View details for DOI 10.1039/d0cp05216g

    View details for Web of Science ID 000599460800034

    View details for PubMedID 33245735

  • Ab Initio Investigation of the Resonance Raman Spectrum of the Hydrated Electron JOURNAL OF PHYSICAL CHEMISTRY B Dasgupta, S., Rana, B., Herbert, J. M. 2019; 123 (38): 8074-8085

    Abstract

    According to the conventional picture, the aqueous or "hydrated" electron, e-(aq), occupies an excluded volume (cavity) in the structure of liquid water. However, simulations with certain one-electron models predict a more delocalized spin density for the unpaired electron, with no distinct cavity structure. It has been suggested that only the latter (non-cavity) structure can explain the hydrated electron's resonance Raman spectrum, although this suggestion is based on calculations using empirical frequency maps developed for neat liquid water, not for e-(aq). All-electron ab initio calculations presented here demonstrate that both cavity and non-cavity models of e-(aq) afford significant red-shifts in the O-H stretching region. This effect is nonspecific and arises due to electron penetration into frontier orbitals of the water molecules. Only the conventional cavity model, however, reproduces the splitting of the H-O-D bend (in isotopically mixed water) that is observed experimentally and arises due to the asymmetric environments of the hydroxyl moieties in the electron's first solvation shell. We conclude that the cavity model of e-(aq) is more consistent with the measured resonance Raman spectrum than is the delocalized, non-cavity model, despite previous suggestions to the contrary. Furthermore, calculations with hybrid density functionals and with Hartree-Fock theory predict that non-cavity liquid geometries afford only unbound (continuum) states for an extra electron, whereas in reality this energy level should lie more than 3 eV below vacuum level. As such, the non-cavity model of e-(aq) appears to be inconsistent with available vibrational spectroscopy, photoelectron spectroscopy, and quantum chemistry.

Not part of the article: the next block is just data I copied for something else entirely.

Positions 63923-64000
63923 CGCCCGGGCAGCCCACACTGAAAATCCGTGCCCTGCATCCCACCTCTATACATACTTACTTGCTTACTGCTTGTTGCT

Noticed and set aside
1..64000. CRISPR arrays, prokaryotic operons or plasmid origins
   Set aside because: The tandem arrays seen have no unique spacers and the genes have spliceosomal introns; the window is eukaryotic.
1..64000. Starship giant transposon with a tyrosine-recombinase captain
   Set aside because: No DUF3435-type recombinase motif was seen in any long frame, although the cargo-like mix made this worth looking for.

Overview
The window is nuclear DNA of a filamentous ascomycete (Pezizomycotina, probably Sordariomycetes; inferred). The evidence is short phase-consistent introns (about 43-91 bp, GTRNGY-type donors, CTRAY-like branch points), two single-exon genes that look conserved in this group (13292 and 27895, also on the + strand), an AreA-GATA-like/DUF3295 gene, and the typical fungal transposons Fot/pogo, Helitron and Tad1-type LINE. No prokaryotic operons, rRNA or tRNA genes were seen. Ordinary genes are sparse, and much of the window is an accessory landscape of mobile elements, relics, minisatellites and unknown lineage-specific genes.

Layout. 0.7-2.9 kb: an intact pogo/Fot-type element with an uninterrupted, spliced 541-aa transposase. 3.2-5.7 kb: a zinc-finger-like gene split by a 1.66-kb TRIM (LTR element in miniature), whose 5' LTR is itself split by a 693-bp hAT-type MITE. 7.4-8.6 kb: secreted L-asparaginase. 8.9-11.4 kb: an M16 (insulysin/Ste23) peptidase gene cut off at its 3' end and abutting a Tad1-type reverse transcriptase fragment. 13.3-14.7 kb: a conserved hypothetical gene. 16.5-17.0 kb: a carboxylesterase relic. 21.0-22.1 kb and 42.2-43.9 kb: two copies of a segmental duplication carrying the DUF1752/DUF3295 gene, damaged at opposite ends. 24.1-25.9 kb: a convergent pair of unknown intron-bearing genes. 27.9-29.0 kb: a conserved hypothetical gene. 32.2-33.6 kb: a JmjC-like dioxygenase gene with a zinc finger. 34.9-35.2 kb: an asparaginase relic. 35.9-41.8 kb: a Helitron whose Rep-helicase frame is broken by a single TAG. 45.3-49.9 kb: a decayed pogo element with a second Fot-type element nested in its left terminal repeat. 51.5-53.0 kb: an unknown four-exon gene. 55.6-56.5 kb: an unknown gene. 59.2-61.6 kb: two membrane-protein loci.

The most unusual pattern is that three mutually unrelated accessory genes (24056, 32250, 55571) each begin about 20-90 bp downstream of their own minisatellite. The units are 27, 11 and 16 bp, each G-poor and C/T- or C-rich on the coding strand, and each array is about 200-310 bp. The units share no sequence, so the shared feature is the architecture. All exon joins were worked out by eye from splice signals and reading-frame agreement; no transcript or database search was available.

View details for DOI 10.1021/acs.jpcb.9b04895

    View details for Web of Science ID 000488335100014

    View details for PubMedID 31442044

  • Variational Formulation of the Generalized Many-Body Expansion with Self-Consistent Charge Embedding: Simple and Correct Analytic Energy Gradient for Fragment-Based ab Initio Molecular Dynamics JOURNAL OF PHYSICAL CHEMISTRY LETTERS Liu, J., Rana, B., Liu, K., Herbert, J. M. 2019; 10 (14): 3877-3886

    Abstract

    The many-body expansion (MBE) and its extension to overlapping fragments, the generalized (G)MBE, constitute the theoretical basis for most fragment-based approaches for large-scale quantum chemistry. We reformulate the GMBE for use with embedding charges determined self-consistently from the fragment wave functions, in a manner that preserves the variational nature of the underlying self-consistent field method. As a result, the analytic gradient retains the simple "sum of fragment gradients" form that is often assumed in practice, sometimes incorrectly. This obviates (without approximation) the need to solve coupled-perturbed equations, and we demonstrate stable, fragment-based ab initio molecular dynamics simulations using this technique. Energy conservation fails when charge-response contributions to the Fock matrix are neglected, even while geometry optimizations and vibrational frequency calculations may yet be accurate. Stable simulations can be recovered by means of straightforward modifications introduced here, providing a general paradigm for fragment-based ab initio molecular dynamics.